Hamsters have been emptying shop shelves across Germany and now seem set to cross borders as other countries take up the telling term Hamsterkauf. Wise advice to stock up on essentials before being confined to home by an anti-coronavirus diktat, combined with an angst attack in the face of a pandemic, has seen runs on toilet paper, pasta, flour and hand gel – snatching away all available wares. The German language term for this buying more than you need is Hamsterkauf, meaning literally hamster buying, or buying like a hamster. The tiny hamster with its puffy cheeks full of nuts is a lovable symbol for sensibly storing what you need for later, like its bigger cousin the squirrel, but neither actually pay for what they accumulate and have never been seen panic buying. Read more
Are capitalists hoping to harness unicorns to lead the charge to a zero carbon economy? Some experts think so and are calling for investment in unicorn incubation programmes with the promise of great returns. Recently the unicorn has lent its name to the elite group of billion dollar startup tech firms, and now looks set to sire a whole new breed of firms focused on facilitating low carbon living. As icecaps melt, sea levels rise, and global overheating threatens human extinction, can a magical horse with a pointed hat save the human race? Some hard-headed technologists are advocating this, so is it time we understood this beautiful beast and its future a bit better?
The unicorn has captured the human imagination since the earliest days of India, appears in the Christian Bible, in medieval bestiary books illustrating beasts of every alleged kind, and has often been harnessed as a symbol. Typically understood to be a forest-dwelling white horse with a single, spiralling and pointed horn sticking out of its forehead, it might initially have been the ancients’ remote misinterpretation of actual one-horned animals such as the ibex or rhinoceros, or of profile representations of cattle, but it developed a mythical presence in the Middle Ages in Europe which lives on to this day.
Could you just translate this web page please? Well…
It’s easy you say, but a simple request that sounds like a snap can turn into a translation trap. Web pages are where we read these days, so why not start the job there and just translate what you see on the website? Well, web pages are actually made up of not just the words and images you see on the surface, but also technical code you don’t see, and styling you do, so you may regret your words when you find yourself swimming in a simmering sea of alphabet soup. And what if the result can’t be served up in a way that can be readily consumed? So before just jumping in and translating web pages, let’s look at what really is on a web page and how the text there might, or might not, mesh with the professional translation process to deliver a successful result – in a final format translator and client can readily use.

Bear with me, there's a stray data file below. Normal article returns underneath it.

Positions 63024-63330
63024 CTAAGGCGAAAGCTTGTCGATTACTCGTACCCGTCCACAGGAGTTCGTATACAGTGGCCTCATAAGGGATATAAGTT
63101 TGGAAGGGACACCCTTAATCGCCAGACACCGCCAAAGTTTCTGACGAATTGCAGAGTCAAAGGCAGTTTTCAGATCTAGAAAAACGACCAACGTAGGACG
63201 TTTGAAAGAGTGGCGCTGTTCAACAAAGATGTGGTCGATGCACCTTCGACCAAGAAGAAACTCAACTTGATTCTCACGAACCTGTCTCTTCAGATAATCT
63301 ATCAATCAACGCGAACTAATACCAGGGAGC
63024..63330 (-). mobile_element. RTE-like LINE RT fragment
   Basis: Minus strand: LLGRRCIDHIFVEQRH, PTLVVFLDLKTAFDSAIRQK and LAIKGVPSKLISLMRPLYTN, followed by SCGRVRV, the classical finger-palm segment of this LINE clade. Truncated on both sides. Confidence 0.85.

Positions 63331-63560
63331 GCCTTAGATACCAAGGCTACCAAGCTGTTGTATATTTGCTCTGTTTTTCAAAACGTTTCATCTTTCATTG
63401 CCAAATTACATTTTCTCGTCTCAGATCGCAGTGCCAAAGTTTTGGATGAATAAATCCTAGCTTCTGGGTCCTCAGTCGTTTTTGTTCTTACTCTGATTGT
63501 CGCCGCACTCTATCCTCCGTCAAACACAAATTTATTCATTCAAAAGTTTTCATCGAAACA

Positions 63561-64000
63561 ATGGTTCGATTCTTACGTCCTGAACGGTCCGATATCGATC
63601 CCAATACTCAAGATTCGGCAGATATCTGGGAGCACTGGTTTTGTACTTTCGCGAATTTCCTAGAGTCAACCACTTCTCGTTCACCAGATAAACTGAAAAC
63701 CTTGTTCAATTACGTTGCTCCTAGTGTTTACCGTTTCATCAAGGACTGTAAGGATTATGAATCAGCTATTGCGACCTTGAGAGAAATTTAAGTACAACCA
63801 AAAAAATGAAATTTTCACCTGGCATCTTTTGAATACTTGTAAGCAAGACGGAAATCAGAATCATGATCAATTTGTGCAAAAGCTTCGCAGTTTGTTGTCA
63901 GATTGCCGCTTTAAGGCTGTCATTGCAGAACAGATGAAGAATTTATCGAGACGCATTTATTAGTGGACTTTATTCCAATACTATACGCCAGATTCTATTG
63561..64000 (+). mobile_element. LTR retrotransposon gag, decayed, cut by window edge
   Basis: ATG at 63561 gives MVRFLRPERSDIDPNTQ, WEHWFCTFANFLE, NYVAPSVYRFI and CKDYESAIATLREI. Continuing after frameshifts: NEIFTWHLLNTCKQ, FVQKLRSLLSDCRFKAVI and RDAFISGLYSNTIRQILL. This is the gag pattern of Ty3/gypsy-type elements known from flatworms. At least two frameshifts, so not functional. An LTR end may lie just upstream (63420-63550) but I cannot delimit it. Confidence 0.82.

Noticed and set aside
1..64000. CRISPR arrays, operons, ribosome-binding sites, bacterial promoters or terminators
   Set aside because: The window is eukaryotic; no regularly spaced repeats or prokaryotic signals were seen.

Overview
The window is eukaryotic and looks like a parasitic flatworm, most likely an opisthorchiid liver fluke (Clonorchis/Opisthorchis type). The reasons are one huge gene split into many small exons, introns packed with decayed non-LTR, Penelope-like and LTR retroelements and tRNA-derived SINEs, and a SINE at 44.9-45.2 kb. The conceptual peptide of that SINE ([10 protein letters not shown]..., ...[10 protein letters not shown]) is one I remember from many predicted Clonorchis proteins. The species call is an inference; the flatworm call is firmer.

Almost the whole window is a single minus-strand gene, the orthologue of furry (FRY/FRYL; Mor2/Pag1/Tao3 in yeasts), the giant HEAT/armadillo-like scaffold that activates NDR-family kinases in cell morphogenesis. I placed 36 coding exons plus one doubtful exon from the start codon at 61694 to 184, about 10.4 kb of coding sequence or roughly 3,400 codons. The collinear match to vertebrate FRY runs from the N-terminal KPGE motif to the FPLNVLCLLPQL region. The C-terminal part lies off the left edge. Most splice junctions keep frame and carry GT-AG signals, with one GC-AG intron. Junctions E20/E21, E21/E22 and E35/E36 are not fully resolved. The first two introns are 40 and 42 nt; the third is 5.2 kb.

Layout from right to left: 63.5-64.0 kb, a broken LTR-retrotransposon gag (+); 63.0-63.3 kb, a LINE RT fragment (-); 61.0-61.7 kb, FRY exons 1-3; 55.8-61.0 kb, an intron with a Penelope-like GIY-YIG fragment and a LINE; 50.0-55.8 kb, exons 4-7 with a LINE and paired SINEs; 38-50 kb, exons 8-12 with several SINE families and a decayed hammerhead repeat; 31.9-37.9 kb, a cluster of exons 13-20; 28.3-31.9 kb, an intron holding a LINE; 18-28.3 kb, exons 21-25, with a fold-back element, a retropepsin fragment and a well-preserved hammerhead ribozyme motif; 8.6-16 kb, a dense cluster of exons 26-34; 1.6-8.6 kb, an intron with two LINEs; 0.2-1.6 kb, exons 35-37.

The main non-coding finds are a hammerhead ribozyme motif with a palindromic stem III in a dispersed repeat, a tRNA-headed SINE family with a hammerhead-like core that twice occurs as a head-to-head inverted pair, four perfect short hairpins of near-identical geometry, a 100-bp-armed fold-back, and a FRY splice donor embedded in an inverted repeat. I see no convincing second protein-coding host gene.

2019 sees centenary celebrations for Germany’s groundbreaking Bauhaus design school, whose 14 year lifespan influenced art, architecture and design worldwide throughout the twentieth century and beyond. On 8 September The Bauhaus Museum opens in Dessau, and HE Translations have added the word Bauhaus to our growing list of German words used in English, many of them highly influential terms. Read more
The German economy owes much of its success to the country’s Mittelstand, a uniquely German term used to refer to Germany’s highly developed and export-oriented mid-sized business sector. Mittelstand is roughly translated into English as SME or Small and Medium Enterprise sector, but the Mittelstand is characterised by more than just the simple number of employees or the size of the annual turnover. Due to its ethos and importance, and focus on manufacturing, the Mittelstand has been the subject of considerable study and discussion, as well as concerns for its future when facing the challenges of technological change and international competition. Clearly it can’t afford to stand still if the German Wirtschaftswunder is to continue, so what is the Mittelstand and where is it going? Can small business and manufacturing survive in a world of globalised giants and the feverish flow of investor funds into speculative startups? Read more
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